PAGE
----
Skip to Content

Judge denies state’s request to hold Tai Chan behind bars while awaiting trial

At 6 p.m. on Tuesday, a Las Cruces judge denied the state’s motion to hold Tai Chan behind bars while awaiting his third trial.

“It was unlawful, it’s prosecutorial misconduct, it’s vengeful,” said Tom Clark, Chan’s attorney. “This has become about egos. It isn’t about justice, it’s about who can win.”

“All this argument about bad faith or vindictiveness – I haven’t been involved in this case for four years like they have,” said George Harrison, the senior trial attorney in the Third Judicial District Attorney’s Office.

Instead, Judge Conrad Perea released Chan on a $25,000 unsecured bond.

Chan did not attend Tuesday’s hearing because he is still listed as an inmate in Sandoval County, New Mexico. Chan turned himself into custody over the weekend, said his defense attorney.

“I thought it was a clerical mistake that somehow the Magistrate had issued a warrant,” Clark said. “It wasn’t by mistake. It was intentional and it was designed to keep our client behind bars.”

The district attorney’s office argued that Chan’s history of abusing alcohol made him a danger to society.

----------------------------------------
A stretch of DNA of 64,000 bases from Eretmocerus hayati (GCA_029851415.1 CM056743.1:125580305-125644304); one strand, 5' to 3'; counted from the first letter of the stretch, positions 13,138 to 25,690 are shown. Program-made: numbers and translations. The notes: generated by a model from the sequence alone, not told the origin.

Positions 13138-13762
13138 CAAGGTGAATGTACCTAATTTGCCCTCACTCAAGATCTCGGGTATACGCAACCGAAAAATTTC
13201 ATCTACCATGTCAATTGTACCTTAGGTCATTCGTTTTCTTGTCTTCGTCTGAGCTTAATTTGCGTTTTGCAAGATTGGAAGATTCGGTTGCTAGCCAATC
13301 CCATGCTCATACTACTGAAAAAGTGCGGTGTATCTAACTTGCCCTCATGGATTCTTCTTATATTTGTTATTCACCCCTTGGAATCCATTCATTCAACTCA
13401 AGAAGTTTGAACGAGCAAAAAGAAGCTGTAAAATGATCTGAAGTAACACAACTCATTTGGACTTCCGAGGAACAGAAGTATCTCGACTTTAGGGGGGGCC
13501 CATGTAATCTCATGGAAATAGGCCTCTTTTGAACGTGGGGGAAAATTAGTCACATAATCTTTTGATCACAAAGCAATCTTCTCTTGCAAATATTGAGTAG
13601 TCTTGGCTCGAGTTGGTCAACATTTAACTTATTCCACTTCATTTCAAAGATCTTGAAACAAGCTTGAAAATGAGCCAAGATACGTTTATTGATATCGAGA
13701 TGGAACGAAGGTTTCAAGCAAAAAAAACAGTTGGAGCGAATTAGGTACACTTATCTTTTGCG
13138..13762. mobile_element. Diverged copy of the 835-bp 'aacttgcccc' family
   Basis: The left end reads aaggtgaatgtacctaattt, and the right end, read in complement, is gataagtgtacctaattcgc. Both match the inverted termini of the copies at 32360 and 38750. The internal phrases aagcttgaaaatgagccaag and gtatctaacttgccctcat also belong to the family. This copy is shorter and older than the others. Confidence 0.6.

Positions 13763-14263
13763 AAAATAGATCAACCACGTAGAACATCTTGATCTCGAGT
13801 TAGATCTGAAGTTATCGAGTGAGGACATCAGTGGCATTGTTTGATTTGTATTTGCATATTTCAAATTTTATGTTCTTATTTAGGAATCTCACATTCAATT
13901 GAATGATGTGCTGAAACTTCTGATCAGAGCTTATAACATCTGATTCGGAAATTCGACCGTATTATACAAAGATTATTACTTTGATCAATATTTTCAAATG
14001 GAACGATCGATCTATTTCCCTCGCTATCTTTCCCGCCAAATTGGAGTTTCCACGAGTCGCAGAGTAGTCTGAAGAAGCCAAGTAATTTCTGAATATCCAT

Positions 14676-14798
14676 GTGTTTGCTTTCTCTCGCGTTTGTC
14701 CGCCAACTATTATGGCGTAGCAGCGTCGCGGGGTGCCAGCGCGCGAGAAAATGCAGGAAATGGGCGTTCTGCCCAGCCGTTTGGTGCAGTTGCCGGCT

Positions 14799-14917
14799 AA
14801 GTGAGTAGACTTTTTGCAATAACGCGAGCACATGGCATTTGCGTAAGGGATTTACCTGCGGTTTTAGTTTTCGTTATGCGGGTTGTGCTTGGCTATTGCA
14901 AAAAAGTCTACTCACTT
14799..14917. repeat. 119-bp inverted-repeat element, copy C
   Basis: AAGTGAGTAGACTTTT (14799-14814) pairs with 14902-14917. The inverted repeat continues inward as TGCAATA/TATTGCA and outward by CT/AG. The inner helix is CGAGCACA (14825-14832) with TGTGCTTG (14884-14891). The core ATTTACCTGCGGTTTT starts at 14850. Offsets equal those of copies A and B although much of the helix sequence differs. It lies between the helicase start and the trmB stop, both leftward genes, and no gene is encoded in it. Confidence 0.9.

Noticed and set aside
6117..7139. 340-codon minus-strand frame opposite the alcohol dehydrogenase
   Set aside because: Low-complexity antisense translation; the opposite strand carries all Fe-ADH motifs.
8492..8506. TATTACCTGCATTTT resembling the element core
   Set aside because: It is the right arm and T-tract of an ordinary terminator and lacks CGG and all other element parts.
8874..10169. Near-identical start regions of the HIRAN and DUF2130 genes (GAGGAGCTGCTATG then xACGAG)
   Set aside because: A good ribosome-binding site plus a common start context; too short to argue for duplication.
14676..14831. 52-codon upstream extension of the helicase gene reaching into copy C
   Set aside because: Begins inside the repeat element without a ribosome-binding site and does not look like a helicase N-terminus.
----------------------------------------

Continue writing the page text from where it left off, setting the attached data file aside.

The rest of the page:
“We have no indication he has received any treatment for his alcoholism,” Harrison said, adding “we have no way of knowing, but we know he’s an alcoholic. We know he’s a dangerous alcoholic and we don’t know that it’s been dealt with.”

Chan is facing a voluntary manslaughter charge in connection with the killing of his former Santa Fe County Sheriff’s Deputy at Hotel Encanto in 2014. Chan admitted to shooting Jeremy Martin, but insisted it was self-defense.

“He’s not guilty,” Clark said. “He didn’t commit murder.”

“I think the important thing to realize here is we have a very serious case with a dead deputy and it needs to go trial,” Harrison said.

In an unexpected move, the defense asked the court to sanction the Third Judicial District Attorney’s Office.

“I’ve been a lawyer for 23 years and I’ve never, ever asked for sanctions because I’ve never seen something as egregious as this,” Clark said. “To agree to a bond in October and then ask for a warrant less than a month later… it’s unimaginable to me.”

This will be the third time his case goes to trial. The first two cases ended in mistrials.

Article Topic Follows: News

Jump to comments ↓

Author Profile Photo



KVIA ABC 7 is committed to providing a forum for civil and constructive conversation.

Please keep your comments respectful and relevant. You can review our Community Guidelines by clicking here

If you would like to share a story idea, please submit it here.

Skip to content